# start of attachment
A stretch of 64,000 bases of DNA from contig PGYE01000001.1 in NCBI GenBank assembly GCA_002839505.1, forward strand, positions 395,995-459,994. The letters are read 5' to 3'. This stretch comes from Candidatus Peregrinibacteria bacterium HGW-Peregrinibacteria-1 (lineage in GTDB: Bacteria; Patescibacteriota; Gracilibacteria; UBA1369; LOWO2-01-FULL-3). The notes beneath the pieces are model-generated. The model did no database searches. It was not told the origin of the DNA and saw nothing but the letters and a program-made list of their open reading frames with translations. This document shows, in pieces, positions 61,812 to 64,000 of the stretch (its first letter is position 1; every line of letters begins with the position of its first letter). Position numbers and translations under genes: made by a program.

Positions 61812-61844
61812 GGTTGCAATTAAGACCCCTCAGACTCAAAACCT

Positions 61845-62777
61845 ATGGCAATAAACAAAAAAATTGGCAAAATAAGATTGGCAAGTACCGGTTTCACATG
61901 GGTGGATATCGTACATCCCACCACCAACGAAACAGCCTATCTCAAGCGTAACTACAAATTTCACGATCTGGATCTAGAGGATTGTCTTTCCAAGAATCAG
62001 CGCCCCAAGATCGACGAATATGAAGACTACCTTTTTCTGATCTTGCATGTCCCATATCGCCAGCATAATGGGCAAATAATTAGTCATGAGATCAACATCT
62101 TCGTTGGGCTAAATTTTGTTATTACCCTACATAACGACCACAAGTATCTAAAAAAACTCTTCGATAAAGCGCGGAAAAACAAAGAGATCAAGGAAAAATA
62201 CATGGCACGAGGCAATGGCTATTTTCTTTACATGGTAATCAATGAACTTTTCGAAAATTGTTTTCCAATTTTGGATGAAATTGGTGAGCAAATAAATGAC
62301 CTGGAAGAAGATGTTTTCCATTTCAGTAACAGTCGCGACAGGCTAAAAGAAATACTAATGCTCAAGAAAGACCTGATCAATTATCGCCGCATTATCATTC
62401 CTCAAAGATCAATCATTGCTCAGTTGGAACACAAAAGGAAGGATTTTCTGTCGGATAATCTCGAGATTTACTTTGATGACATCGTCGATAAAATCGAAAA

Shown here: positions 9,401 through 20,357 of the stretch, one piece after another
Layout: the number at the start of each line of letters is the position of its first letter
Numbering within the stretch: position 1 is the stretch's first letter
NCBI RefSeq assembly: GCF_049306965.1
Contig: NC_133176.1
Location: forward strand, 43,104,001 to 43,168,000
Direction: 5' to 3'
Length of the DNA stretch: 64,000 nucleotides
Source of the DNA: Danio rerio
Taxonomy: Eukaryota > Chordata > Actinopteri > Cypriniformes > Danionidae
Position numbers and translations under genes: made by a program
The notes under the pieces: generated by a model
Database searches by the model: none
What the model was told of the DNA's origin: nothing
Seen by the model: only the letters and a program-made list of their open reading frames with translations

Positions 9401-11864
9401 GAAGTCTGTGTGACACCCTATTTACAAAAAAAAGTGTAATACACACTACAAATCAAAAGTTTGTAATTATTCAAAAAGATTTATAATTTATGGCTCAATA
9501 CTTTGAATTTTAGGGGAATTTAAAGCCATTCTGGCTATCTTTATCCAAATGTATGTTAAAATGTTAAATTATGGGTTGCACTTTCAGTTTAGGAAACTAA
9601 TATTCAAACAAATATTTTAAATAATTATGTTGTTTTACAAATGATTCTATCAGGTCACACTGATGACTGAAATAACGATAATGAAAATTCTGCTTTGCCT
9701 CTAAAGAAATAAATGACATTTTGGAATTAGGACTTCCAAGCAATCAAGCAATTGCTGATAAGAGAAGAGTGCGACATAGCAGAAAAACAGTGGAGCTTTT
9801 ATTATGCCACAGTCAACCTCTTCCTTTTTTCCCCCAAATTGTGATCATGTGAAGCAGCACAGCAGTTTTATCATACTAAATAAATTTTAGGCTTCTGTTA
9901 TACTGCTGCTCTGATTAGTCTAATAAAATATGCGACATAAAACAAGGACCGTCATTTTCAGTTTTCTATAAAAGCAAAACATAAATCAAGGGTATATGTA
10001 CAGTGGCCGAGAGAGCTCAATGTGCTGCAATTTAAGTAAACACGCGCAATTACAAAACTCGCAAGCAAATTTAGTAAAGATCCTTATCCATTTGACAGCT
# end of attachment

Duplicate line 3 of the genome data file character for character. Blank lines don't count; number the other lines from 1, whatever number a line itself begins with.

61812 GGTTGCAATTAAGACCCCTCAGACTCAAAACCT